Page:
LIN228H1 Lecture Notes - Diphthong, Monophthong, General American
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LIN228H1F 2012 – Week 3 Kochetov-1
English Vowels (General American/Canadian)
Vowels are described in terms of height, backness, and rounding.
height: high, mid, or low
backness: front, central, or back
rounding: rounded or unrounded (all of the non-low back vowels are rounded in English)
Diphthongs consist of a sequence of a simple vowel and a glide.
Simple Vowels: Diphthongs:
front central back front central back
i beat [bit] u boot [but]
ɪ bit [bɪt] ʊ book [bʊk]
ej bait [bejt] ow boat [bowt]
ɛ bet [bɛt] ǝ sofa [sowfǝ] ɔj boy [bɔj]
ʌ fun [fʌn]
æ bat [bæt] aj hide [hajd] ɑ father [fɑðǝɹ]
aw loud [lawd]
Tense vs. lax:
Vowels in English are also distinguished according to whether they are tense or lax. The terms
tense and lax do not refer to a consistent phonetic property but rather are used to label sets of
vowels that behave differently with respect to the phonology of English.
Tense vowels: i, ej, aj, aw, u, ow, ɑ, ɔj
Lax vowels: ɪ, ɛ, æ, ʌ, ʊ, ǝ
vowels do not produce any obstruction but the position of the tongue can vary and the lips
may be rounded or unrounded
involve movement from simple vowel
to a glide
different in terms of height, backness, and duration
LIN228H1F 2012 – Week 3 Kochetov-2
Tense vowels can occur in open (ending in __________________ ) or closed syllables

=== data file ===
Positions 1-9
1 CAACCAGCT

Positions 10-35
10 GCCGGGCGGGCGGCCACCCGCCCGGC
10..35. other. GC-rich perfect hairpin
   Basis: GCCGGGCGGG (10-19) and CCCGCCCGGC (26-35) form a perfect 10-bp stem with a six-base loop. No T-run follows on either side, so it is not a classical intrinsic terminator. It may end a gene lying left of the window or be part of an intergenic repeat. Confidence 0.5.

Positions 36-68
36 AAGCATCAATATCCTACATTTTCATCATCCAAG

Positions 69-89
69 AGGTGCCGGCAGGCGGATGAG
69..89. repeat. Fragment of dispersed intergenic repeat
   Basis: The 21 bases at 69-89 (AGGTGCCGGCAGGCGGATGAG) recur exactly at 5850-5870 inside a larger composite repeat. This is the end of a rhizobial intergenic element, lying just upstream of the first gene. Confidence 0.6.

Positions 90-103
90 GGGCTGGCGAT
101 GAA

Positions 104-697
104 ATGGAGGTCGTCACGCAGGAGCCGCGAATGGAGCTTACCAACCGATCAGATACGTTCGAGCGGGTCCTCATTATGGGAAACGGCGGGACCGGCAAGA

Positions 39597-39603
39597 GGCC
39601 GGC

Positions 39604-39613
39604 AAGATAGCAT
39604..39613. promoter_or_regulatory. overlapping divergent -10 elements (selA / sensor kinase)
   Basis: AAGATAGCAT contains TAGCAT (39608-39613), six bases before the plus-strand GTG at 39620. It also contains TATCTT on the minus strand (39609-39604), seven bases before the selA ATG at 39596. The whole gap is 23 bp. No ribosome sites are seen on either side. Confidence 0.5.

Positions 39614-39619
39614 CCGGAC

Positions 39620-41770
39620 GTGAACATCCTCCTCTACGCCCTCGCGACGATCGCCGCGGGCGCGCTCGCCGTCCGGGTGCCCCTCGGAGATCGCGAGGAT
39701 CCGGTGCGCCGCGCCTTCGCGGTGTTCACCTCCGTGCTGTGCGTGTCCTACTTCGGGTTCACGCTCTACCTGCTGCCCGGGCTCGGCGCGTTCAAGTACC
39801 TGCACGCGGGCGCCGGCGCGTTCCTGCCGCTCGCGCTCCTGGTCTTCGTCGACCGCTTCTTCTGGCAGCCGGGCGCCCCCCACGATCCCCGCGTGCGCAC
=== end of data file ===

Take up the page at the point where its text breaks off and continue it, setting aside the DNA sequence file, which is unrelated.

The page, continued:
(ending in ____________________).
Lax vowels can only occur in closed syllables.
Schwa is exceptional in this respect. It is a lax vowel which can occur in open syllables.
Mid central vowels:
Schwa, [ǝ], is a mid, central, unrounded vowel that occurs in unstressed syllables.
Other vowels are often reduced to schwa in unstressed positions.
Caret, [ʌ], is also a mid, central, unrounded vowel and the two vowels sound very similar.
We will use [ʌ] to transcribe a mid, central vowel that occurs in stressed position and [ǝ]
to transcribe a mid, central vowel in unstressed position.
Vowels before /ɹ/:
Only some vowels may occur before /ɹ/.
Before syllable-final /ɹ/ there is no contrast between tense and lax vowels that have the
same specifications for height and backness (i/ɪ and u/ʊ). The actual vowel quality found
in words like beer and poor is somewhere between the two.
The monophthong [ɔ] in Canadian English is limited to the context before /ɹ/, as in
court [kɔɹt]. It can be considered an allophone of the diphthong /ow/.
Vowels before /l/:
Before /l/, the low back vowel /ɑ/ is usually rounded, [ɒ], as in
Allophonic variation in vowels
Tense vowels and diphthongs are always longer than lax vowels.
o For simple vowels this inherent length can is indicated with a raised dot in narrow
transcription (e.g. [uˑ]).
o For diphthongs inherent length is not shown using a raised dot but is conveyed by
the use of two characters in the representation of the diphthong (e.g. [ow]).
All vowels are lengthened when they occur before a voiced consonant or syllable finally.
This is known as contextual length because it is dependent upon the phonetic
environment in which the vowels occur. This is also shown with a raised dot.
If a vowel already has inherent length and is in a position where it is contextually
lengthened this additional length is shown with two dots (a colon). When diphthongs
receive contextual length this is shown with a raised dot following the vowel portion of
i, ej, ae, u do not occur before /r/